Snoqualmie Valley school district hears from public on high school bond proposal

Snoqualmie Valley School District leaders set out last week to gather public opinion on a potential $216 million bond. In a series of three public meetings, they asked voters if their proposal was right for Snoqualmie Valley, and if it would be approved in a future election.

In response, community members had their own questions: Which grade level has the most pressing facilities needs in the district? Why not split the bond into pieces, rather than risk failure as a package deal? What are you doing to mitigate the classroom crowding problems students are having now?

That was the tone of questions at the Thursday, Dec. 12 presentation at the district office.

School Board Director Carolyn Simpson began the presentation by telling the group of more than 30 citizens, “This is a long-term, comprehensive bond proposal that impacts every grade … and every school building in the district.”

The bond’s components are a sixth elementary school on Snoqualmie Ridge with a centralized preschool ($35.3 million), a complete rebuild of Mount Si High School that would yield a permanent capacity of 2,100 and preserve the freshman campus concept ($160 million), and a package of other facilities updates throughout the district ($20.2 million).

“The board believes that each one of these is high-priority,” Simpson said. “One is not higher priority than the other, because of the impact on every school in the district.”

Several audience members disputed that, citing an obvious need at the elementary level. A grandfather said his fourth-grade granddaughter was struggling in her class of 32. He asked what the district is doing about crowding now. Superintendent Joel Aune responded that in the short term, classroom crowding was caused by the level of state funding rather than a lack of capacity, and that increasing capacity now will enable the district to reduce class sizes in the future, should state funding increase.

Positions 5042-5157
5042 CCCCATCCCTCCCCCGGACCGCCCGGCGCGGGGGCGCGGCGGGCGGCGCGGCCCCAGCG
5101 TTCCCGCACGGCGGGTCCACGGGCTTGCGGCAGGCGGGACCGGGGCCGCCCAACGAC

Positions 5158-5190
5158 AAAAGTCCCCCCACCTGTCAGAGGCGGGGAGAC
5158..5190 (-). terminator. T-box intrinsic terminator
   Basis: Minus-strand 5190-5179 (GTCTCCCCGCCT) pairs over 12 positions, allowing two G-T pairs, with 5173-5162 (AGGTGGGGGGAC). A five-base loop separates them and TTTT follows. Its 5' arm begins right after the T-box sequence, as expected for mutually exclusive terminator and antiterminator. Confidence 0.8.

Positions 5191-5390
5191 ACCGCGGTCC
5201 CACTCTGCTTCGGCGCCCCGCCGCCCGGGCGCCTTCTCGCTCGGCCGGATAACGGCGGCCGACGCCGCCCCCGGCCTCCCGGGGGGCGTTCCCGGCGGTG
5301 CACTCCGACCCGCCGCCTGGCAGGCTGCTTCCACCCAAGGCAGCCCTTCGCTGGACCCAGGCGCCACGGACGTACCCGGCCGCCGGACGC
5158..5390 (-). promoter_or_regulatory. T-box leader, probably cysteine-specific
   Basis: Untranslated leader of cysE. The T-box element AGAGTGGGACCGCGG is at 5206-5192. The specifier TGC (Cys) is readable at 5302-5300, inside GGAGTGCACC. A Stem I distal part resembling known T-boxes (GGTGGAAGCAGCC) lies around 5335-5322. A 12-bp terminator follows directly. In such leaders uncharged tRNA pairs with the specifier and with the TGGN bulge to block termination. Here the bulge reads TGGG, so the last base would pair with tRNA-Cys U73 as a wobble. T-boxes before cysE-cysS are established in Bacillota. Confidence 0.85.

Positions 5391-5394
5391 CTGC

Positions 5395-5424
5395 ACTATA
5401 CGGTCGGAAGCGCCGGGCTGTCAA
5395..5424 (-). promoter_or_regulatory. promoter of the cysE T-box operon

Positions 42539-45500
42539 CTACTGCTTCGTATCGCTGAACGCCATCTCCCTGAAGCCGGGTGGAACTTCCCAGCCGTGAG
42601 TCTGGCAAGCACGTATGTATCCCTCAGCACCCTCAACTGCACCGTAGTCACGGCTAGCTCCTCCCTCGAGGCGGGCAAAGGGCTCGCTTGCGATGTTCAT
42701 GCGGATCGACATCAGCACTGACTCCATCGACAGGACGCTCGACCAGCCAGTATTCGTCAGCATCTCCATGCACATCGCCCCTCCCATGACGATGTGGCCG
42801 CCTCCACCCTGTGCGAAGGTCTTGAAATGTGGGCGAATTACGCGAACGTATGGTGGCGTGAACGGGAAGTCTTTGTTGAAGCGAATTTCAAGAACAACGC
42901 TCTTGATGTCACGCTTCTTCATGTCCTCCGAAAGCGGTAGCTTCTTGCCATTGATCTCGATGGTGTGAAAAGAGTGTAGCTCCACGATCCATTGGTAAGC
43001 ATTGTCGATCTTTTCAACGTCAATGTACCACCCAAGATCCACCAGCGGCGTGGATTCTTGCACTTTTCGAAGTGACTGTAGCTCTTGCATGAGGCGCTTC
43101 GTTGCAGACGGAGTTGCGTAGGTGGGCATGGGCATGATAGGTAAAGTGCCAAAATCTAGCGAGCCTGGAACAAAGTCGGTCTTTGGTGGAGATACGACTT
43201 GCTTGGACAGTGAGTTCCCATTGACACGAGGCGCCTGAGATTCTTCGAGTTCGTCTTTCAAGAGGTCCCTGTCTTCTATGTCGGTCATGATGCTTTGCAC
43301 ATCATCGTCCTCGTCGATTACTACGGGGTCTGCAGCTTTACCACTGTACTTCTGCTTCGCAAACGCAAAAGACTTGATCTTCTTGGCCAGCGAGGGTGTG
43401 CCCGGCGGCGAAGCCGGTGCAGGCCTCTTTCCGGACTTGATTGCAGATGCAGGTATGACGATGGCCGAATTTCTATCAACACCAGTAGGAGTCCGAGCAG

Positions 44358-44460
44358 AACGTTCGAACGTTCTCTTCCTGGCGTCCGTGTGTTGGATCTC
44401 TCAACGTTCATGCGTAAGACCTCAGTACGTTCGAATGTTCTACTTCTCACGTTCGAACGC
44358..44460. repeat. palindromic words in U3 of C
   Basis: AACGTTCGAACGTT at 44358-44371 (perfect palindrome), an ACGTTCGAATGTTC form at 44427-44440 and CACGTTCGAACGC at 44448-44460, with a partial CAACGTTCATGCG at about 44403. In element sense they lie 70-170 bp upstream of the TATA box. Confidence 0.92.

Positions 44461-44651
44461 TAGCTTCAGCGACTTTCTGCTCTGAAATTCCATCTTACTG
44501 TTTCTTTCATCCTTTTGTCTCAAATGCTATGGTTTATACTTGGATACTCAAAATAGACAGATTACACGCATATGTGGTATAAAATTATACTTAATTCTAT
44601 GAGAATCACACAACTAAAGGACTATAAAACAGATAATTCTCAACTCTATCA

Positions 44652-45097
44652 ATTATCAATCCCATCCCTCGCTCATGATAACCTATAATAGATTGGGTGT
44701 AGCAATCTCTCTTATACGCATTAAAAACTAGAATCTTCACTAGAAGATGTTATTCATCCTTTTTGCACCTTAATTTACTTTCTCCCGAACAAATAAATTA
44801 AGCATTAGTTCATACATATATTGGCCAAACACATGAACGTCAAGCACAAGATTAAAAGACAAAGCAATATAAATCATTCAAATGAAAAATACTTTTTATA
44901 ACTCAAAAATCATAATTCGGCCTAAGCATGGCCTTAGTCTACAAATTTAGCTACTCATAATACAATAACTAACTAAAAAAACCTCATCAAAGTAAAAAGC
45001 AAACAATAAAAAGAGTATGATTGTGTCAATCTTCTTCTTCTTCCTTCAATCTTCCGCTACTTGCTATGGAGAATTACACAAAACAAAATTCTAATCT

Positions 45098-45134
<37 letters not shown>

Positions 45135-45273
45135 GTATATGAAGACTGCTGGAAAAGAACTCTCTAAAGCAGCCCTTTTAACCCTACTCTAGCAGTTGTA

Parent Rob McFarland asked about the district’s ability to absorb students from the nearly 500 new homes being planned in North Bend.

Business services director Ryan Stokes briefly reported on elementary capacity, which includes about one free classroom at each of the five elementary schools now. That’s at a class-size ratio of about 24:1 for grades K-3, he said, which state funding currently provides, although the state guideline is 17:1. Also, Stokes noted that school districts were expected to offer only full-day Kindergarten by 2018, which increased the need for classrooms.

“If we took our current enrollment projections, plus the full-day Kindergarten mandate, in 2018, we would need 20 additional classrooms,” Stokes said.  The sixth elementary would add 29 classrooms, however, reducing class sizes to just 21:1 would require 50 more classrooms by 2018.

“That math tells me we need another elementary school in North Bend,” McFarland responded.

Middle school parents also had their say about crowding, caused primarily by the transition to two middle schools this year, when the freshman campus opened in the former Snoqualmie Middle School. One mother of a middle school girl said the district was in “a real state of emergency,” because of the crowding.